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Family members of Ramona Okumura carry a “Bring Auntie Ramona Home” banner Saturday in Honokaa. Photo courtesy of PeaceDayParade.org.
Ramona Okumura, a prosthetics expert, was volunteering with Palestine Children’s Relief Fund in Gaza when the hostilities broke out Oct. 7. She has been stuck there ever since.
When the Peace Day Parade returned to Honokaa for the first time in four years Saturday, there was one entry that stood out.
Family members of Ramona Okumura, the Hawaii woman trapped in Gaza, carried a banner bearing an image of her smiling face and declaring “Bring Auntie Ramona Home.”
Okumura is one of 46 aid workers, an estimated 500 to 600 Americans and many other civilians who have found their way to the Rafah border to Egypt but are unable to cross into safety.
Back home, the woman’s nieces and nephews have been working hard to draw attention to her story.
“It’s become my job,” said Okumura’s niece, Akemi Hiatt, who otherwise operates a marketing firm with her husband in Honolulu.
“We’re very concerned for her, and we’ve been in constant vigilance for her.”
Last week another niece, Leah Okumura, and a nephew, Nicholas Pang, along with Steve Sosebee, founder of the Palestine Children’s Relief Fund, went to Washington, D.C., to push for a cease-fire, safe passage out of Gaza and opening the border to allow the delivery of aid into Gaza to those who have lost their homes to the airstrikes.
On Monday, Hiatt and another niece, Erika Okumura, met with an aide to U.S. Sen. Mazie Hirono of Hawaii, who told them to get the word out about her plight so that more pressure can be applied to get their aunt home.
Last week, Hirono joined 35 colleagues in the Senate in issuing a statement urging “the swift implementation of sustained access for humanitarian aid, including water and medical supplies, to save civilian lives in Gaza.”
For Ramona Okumura, the situation appears to be getting even more serious. Erika Okumura said Wednesday that her aunt is reporting in texts that the explosions and bombs seem to be drawing nearer every day.
“They feel the ground shaking under them,” the niece said.
Ramona Okumura, 71, was born and raised in Honolulu. She taught at her alma mater, Hawaii Baptist Academy, before moving to Seattle, where she worked as a prosthetics technician and lecturer at the University of Washington for 27 years.
Since retiring in 2017, the woman began volunteering her expertise in prosthetics as part of the Palestine Children’s Relief Fund’s Gaza Amputee Project, helping youngsters who lost their limbs due to the violence.
With the decades-long blockade making it almost impossible to secure modern equipment and services, she has also trained medical staff to fashion artificial limbs using basic materials.
She has made an annual trek to the Gaza Strip the past five years or so.
Her latest journey to Gaza began Sept. 21 and was scheduled to end Oct. 12.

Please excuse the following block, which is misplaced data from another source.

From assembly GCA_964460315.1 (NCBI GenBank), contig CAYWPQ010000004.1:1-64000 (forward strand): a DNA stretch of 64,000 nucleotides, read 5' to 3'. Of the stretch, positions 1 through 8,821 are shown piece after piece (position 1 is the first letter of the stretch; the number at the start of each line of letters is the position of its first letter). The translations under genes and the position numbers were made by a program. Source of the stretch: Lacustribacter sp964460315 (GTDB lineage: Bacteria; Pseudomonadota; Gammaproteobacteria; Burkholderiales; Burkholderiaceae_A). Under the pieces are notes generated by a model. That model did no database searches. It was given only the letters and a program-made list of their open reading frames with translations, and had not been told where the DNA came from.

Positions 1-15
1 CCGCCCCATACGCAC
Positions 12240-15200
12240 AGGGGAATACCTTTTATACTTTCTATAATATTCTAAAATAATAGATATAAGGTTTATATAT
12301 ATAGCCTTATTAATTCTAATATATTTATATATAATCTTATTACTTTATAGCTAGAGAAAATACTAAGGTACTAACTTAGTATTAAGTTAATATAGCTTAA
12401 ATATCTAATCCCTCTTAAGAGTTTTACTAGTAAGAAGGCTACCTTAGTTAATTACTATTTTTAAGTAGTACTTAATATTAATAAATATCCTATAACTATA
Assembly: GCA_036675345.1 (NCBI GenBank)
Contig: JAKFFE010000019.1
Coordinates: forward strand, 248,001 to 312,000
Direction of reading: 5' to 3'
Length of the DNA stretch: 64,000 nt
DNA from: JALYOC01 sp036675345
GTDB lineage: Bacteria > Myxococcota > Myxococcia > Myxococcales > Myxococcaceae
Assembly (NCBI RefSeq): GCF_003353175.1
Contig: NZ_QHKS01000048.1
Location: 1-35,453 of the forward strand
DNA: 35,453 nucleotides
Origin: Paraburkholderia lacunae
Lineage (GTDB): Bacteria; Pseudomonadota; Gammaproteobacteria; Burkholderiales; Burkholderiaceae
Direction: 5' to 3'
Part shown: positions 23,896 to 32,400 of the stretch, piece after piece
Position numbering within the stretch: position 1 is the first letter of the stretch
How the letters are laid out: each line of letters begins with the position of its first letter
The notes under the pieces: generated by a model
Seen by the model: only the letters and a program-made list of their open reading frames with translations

The family has been on an emotional roller coaster the past few weeks as aid workers were promised passage to Egypt on at least two occasions, only for negotiations between authorities of Israel, Egypt and Hamas to break down.
Hiatt said her auntie has only been able to communicate by brief texts once or twice a day.
“There was a stressful two or three days where we didn’t hear from her at all. It was pretty frightening not knowing what was happening to her,” she said.
When Hamas attacked Israel on Oct. 7, Ramona Okumura was staying in a hotel. Later she moved to a United Nations compound in Gaza City and then to a location near the Rafah border in anticipation of the move across the border that has yet to materialize.
Food, water and fuel are in low supply, Hiatt said, adding that what few truck convoys with supplies have been allowed into Gaza have fallen far short of what’s needed.
Hiatt said that while her aunt was on the move, she described rockets overhead and the ground shaking from explosions. She said local drivers have been shuttling aid workers between compounds, while rockets were fired around them.
“Despite everything, the locals risk their lives to meet our needs at every step of the way,” the woman texted.
She ended up donating some of her clothing, including some of her prized aloha shirts, to her driver and his family.
Erika Okumura said she’s deeply moved by the bravery of her aunt and fellow aid workers in face of such adversity.
“I feel sad, ” the niece said.
“I really don’t want to lose my aunt. I really want her to come home.”
Hiatt said her auntie previously communicated that she and her colleagues seem to be safe, although the situation is far from ideal. Many of them, she said, are sleeping in cars or on the pavement outside. Some evacuees are using debris, such as pallets and metal poles, to fashion temporary shelters.
“She’s a very strong person, and she’s trying to keep us calm,” Hiatt said.
On Saturday Erika Okumura flew to Hawaii island, where she joined her auntie’s older brothers, Miles Okumura and Glenn Okumura, in holding the banner in the annual Peace Day Parade.
Miles Okumura is chairman of the Peace Committee of Honokaa Hongwanji Buddhist Temple, which produces the annual parade that was on hiatus during the pandemic.
“This year the Peace Day event became very personal for me,” the brother told Big Island Video News. “I’ve really gotten an understanding of what the horrors of war are like, what it’s like to be anxious and worried and be concerned about the violence that happens to so many people. It’s personal because it’s my younger sister, and we’re still working hard to get her home.”
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